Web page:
My great disappointment in my nurtured idealist views when I became an adult, was the realisation that older people in my circles that I was supposed to respect by virtue of their age, were making judgements or carrying out actions that were in conflict with my own values. How then could I respect such a person? As an African in the Diaspora who is a statistic of migration patterns and globalisation that have reasonably contributed to the creation of multicultural societies, the pluralism of my identity - and I suspect for others in a similar situation - can be as much of a blessing as it can be a curse. There are certain overt traditions that we continue to live by whilst others that remain tacit, that can be a source of conflict, both with yourself and with people in your circles. Some of these traditions that I am alluding to are not explicitly defined; they are implicit in people's demeanour and responses. In some instances I tread with caution and figure it out as I go along. One of my dilemmas has been how to handle interactions with older people who demand respect when I feel that they do not deserve it based on their discourse or behaviour. Interestingly, respect may be defined in a myriad of ways, depending on your environment. For example, not speaking unless you were spoken to was a code of conduct that my high school teachers during my eventful stint in a Kenyan national boarding school sneeringly enforced, and got me into trouble numerous times until I learnt that the definition at home was not in tandem with the one at school. Although it is so clich├ęd to dwell on hindsight as the best teacher, I can look back with 20-20 clarity that those teachers were forcibly demanding respect as opposed to gaining it from us. The concept of a Kenyan boarding school is far too complex to go into, but although it wasn’t apparent at the time, it was certainly character building! Someone must be blogging on it before lights out…I digress.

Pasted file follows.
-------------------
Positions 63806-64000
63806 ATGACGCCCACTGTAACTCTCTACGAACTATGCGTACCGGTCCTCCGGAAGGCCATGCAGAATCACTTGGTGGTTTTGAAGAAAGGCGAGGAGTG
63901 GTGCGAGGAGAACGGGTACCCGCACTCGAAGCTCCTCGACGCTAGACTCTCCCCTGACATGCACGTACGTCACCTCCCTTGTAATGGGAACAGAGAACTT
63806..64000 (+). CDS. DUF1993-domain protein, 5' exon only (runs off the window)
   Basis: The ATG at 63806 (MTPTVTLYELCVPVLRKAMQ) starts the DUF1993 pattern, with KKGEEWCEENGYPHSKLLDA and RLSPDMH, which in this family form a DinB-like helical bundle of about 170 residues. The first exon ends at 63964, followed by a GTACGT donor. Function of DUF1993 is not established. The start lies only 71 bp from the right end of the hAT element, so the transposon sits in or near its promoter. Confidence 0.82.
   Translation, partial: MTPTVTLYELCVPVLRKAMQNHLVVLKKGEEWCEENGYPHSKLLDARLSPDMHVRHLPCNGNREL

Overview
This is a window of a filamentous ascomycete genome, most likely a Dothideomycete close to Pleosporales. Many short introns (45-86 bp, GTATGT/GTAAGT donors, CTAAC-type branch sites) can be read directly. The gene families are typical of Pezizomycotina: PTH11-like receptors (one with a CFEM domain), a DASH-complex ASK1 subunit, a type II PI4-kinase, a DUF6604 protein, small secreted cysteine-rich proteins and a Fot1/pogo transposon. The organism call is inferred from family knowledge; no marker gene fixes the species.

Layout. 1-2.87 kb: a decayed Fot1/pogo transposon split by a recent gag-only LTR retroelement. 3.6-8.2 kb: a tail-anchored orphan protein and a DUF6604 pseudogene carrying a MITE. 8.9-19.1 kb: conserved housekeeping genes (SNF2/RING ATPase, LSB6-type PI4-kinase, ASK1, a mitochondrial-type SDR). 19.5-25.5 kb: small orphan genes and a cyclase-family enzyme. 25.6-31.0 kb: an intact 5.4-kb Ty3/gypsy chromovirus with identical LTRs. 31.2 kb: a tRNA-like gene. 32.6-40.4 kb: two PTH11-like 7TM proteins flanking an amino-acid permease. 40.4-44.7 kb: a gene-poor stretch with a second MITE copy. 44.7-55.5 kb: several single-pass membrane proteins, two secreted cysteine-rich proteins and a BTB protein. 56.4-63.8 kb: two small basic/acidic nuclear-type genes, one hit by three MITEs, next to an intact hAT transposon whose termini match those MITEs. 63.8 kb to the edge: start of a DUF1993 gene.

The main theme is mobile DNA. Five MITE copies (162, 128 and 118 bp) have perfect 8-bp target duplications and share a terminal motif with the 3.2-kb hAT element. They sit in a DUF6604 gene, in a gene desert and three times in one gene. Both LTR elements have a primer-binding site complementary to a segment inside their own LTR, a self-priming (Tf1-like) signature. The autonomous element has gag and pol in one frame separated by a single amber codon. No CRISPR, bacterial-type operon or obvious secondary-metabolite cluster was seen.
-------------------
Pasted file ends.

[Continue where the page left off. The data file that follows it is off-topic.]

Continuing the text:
What then is the answer to how to uphold your own values without being ostracised in your community for speaking your mind, which is (wrongly) translated to being disrespectful of your elders ? How do you handle Auntie or Uncle so-and-so who grates you with racist / tribalistic / sexist / homophobic / just plain ignorant comments that proliferate one of the many –isms and does not allow room for an open discussion? After a number of failed attempts to respectfully explain my views to an apparently disinterested elder, my strategy is now avoidance at all costs. And if we happen to bump into each other at an event, family or otherwise, I say a quick hello and exchange nicieties (if at all), followed by a swift exit. Shame isn’t it?